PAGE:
Bryl, Karolina & Gerber, Nancy

Arts-based research approaches to studying mechanisms of change in the creative arts therapies


Karolina Bryl & Nancy Gerber 


The purpose of this presentation is to present a preliminary qualitative research study exploring the role and function of multiple dynamic interactive aesthetic and intersubjective phenomena in the creative arts therapies process relative to transformation in perception, behaviour, relationship, and well-being.  A group of doctoral students and faculty studied these phenomena in an analogous creative arts therapies laboratory context using a method called Intrinsic Arts-Based Research. Intrinsic Arts-Based Research is a systematic study of psychological, emotional, relational, and arts-based phenomena, parallel to those emergent in the creative arts therapies, using individual and collective intrinsic immersive and reflective experience in combination with qualitative and arts-based research methods. Our primary goal was to simulate the creative arts therapies experience in order to identify, document, and describe the complex transformative phenomena that occur at the nexus of arts-based expression, reflection, and relationships in the arts therapies. Through a deductive thematic analysis of written accounts of these simulated creative arts therapies experiences by participant/researchers in the laboratory we identified three primary dynamic and interactive broad constructs that together, with more specific modifying themes, might account for and describe change within the creative arts therapies.  These broad dynamic interactive themes are: ruptures, resolutions, and transformation; relationship and intersubjectivity; and, arts-based expressive processes.  The more specific modifying themes include: dialectical rupture and resolution, relational attunements and ruptures, imaginational flow, transcendence and ruptures, sensory/kinesthetic/embodied ways of knowing, and intersubjective transcendence. We propose that change in the creative arts therapies is driven more by a dynamic system of interactive phenomena, the varying combinations of which create conditions for relational attunement, imagination, dialectical tensions and creative resolutions, and the ultimately creative transformation.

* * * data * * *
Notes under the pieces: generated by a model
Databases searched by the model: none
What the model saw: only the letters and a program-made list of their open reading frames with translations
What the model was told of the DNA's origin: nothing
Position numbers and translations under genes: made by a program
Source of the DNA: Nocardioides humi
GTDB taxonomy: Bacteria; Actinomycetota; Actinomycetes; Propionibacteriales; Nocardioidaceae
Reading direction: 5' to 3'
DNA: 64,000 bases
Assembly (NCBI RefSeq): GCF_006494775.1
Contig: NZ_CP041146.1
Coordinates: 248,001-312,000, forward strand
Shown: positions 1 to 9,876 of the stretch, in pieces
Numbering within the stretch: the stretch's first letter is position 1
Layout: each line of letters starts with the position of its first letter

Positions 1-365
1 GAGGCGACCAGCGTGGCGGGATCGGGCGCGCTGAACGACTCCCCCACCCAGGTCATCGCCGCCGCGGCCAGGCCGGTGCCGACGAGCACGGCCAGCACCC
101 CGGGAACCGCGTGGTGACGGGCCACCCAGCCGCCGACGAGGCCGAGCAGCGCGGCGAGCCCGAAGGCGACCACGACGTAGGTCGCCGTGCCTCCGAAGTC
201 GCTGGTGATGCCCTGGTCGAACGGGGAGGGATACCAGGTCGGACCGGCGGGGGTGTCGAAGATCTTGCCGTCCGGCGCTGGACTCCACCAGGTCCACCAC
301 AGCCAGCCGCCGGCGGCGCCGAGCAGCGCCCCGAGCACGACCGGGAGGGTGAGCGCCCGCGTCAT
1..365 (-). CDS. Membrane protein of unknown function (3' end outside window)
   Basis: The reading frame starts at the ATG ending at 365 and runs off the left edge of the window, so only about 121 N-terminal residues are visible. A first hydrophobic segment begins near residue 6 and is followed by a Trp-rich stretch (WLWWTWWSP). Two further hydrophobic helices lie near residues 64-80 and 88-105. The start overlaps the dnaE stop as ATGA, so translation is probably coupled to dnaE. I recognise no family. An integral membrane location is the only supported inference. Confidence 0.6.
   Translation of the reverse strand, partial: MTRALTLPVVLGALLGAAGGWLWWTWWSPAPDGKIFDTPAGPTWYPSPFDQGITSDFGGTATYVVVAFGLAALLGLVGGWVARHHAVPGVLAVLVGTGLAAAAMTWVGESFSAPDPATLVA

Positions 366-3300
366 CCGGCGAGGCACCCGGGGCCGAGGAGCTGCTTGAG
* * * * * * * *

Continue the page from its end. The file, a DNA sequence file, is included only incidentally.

Gerber, N., Bryl, K., Potvin, N., & Blank, C.A. (Under review). Arts-based research approaches to studying mechanisms of change and transformation in the Creative Arts Therapies. Frontiers in Psychology Special Issue:  The state of the art in Creative Arts Therapies



Karolina Bryl, PhD, R-DMT/DMP, CMA, RMST/E, is a Post-Doctoral Research Fellow in the Department of Creative Arts Therapies at Drexel University. Member of the Polish Association of Dance Movement Psychotherapy (Ethics and Research Committees), American Dance Therapy Association (Global Membership Committee) and Schizophrenia International Research Society (Ethics Committee).